From there we secured our bed for the night. We walked along the coast a little and found a suitable secluded beach. We had always planned to sleep rough, but did not want to draw unnecessary attention to ourselves so wanted to be a little out of the town. One thing the Greek islands have is an abundance of small secluded beaches and here we based ourselves for most of the holiday, sleeping on the uncomfortable rocks in our sleeping bags, all exposed flesh doused in Mosquito repellent. We would rise with the burning sun in the mornings, and swim in the small bay, the Ionian Sea taking care of our personal hygiene needs. The cool morning waters entirely still, apart from the occasional passing fishing boat, the engines chugging away as they made their way back to port after a night casting nets on dark waters. Our only motivation to move was once hunger set in or the night’s water supply ran out, and we packed up and lugged our overly heavy rucksacks into town for our breakfast and toilet needs.
It was an idyllic time. It never rained once, clouds were rare to see, but always burned off as the heat of the day rose up from the rocky hills. The day would bring colour to the waters, which would change from a sunblest orange in the mornings to a deep aquamarine in the afternoon, the tiny waves sparkling like a million diamonds as far as the eye could see. Only in the afternoon would you feel a breeze as the heat of the land fought against the cool of the sea. Small white horses would appear to tip the growing swell offshore and force the mind and body back onto the beach where the sun fought relentlessly to tarnish everything with its glare.
It wasn’t all spent on beaches though. We explored the island on mopeds, riding bumpy roads through the groves and forest to discover small towns nestling along the coastline, Loggos and Lakka made fabulous havens for long afternoon lunches in the enforced solitude an airport less island affords. Serene Afternoons spent in the Ionian sun.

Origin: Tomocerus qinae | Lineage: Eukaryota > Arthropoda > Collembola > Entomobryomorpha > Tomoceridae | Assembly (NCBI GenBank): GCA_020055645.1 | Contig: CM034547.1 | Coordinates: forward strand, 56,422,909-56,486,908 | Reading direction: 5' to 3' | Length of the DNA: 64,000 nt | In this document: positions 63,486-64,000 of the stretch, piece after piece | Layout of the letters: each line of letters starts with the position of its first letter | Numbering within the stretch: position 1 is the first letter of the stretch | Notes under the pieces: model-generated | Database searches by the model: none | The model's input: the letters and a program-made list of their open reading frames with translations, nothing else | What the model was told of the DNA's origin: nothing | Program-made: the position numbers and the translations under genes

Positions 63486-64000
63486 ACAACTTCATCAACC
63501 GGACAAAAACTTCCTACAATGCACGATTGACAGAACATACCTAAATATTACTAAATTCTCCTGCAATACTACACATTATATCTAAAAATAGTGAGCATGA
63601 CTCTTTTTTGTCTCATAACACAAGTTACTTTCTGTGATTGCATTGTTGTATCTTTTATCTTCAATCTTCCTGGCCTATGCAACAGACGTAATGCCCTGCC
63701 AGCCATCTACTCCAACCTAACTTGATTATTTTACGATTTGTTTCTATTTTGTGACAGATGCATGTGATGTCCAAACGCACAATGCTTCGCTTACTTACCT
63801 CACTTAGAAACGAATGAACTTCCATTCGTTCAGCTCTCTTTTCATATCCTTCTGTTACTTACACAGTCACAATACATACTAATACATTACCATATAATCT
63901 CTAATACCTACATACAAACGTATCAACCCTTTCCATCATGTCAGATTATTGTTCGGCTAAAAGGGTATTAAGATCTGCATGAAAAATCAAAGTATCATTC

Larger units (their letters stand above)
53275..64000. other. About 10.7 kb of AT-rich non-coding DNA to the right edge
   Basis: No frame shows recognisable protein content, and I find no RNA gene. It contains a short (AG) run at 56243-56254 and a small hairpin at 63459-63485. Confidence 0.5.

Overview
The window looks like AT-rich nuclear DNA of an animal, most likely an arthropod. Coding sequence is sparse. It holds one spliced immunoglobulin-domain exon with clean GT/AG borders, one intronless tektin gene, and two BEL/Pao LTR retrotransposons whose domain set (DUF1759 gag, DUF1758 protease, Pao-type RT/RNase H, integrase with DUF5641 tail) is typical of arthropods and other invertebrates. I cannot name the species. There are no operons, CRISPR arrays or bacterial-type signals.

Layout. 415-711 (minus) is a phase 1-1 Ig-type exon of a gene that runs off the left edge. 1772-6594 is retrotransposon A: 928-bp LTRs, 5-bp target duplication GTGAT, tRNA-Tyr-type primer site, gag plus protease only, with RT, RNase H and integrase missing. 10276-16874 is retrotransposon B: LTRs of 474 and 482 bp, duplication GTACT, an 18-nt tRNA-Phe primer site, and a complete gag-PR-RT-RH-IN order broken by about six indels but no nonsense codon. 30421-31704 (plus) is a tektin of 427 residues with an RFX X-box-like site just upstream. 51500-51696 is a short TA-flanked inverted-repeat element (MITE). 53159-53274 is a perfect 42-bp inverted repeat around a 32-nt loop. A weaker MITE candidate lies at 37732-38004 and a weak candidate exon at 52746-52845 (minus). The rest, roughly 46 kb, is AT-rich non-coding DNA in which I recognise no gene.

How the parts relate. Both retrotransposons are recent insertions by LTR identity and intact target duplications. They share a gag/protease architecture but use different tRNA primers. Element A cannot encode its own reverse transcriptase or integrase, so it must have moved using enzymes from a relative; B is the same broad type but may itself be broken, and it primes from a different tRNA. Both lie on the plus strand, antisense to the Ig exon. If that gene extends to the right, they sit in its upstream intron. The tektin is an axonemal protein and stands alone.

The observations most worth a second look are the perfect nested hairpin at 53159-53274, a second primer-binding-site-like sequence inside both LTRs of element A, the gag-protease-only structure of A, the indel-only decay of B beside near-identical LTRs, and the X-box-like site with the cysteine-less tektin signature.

We had met other people around the central square, and a small community of British came together to ensure you were never really alone unless you wanted to be, and the day we hired a boat and circumnavigated the whole Island we were blessed with young beautiful woman to share our journey.
Evenings were extremely social with everyone meeting by default in the red and the green chairs, the locals blending in with us so we made new friends that were to be revisited on future trips. It was here we practiced our meagre Greek language and perfected the few phrases that have assisted me to befriend the Greek people for over two decades now. Food was eaten, beer was drunk, we tried every Taverna in town one by one, and the group grew as our holiday went on.
The journey back to Corfu was sombre, and with badly aligned travel times we ended up sleeping off the night before in a park along the Harbour front. We were exhausted by the time we reached the airport, but a moment of our time had not been wasted. Boarding the flight back to the UK I shed a tear for the country I had fallen in love with. I was always going back, it was in my soul now, yet something more had awoken in me. I have been back to Greece so many times since then, but I will never forget the exquisite utopia of my first travels in the Ionian. Something changed in me that day, a reminder that as a child I had been fascinated by the world, and had always planned to see it. It was going to be a little while before I did, but that first journey was line I drew in the sand. It was the benchmark for my expectations of life.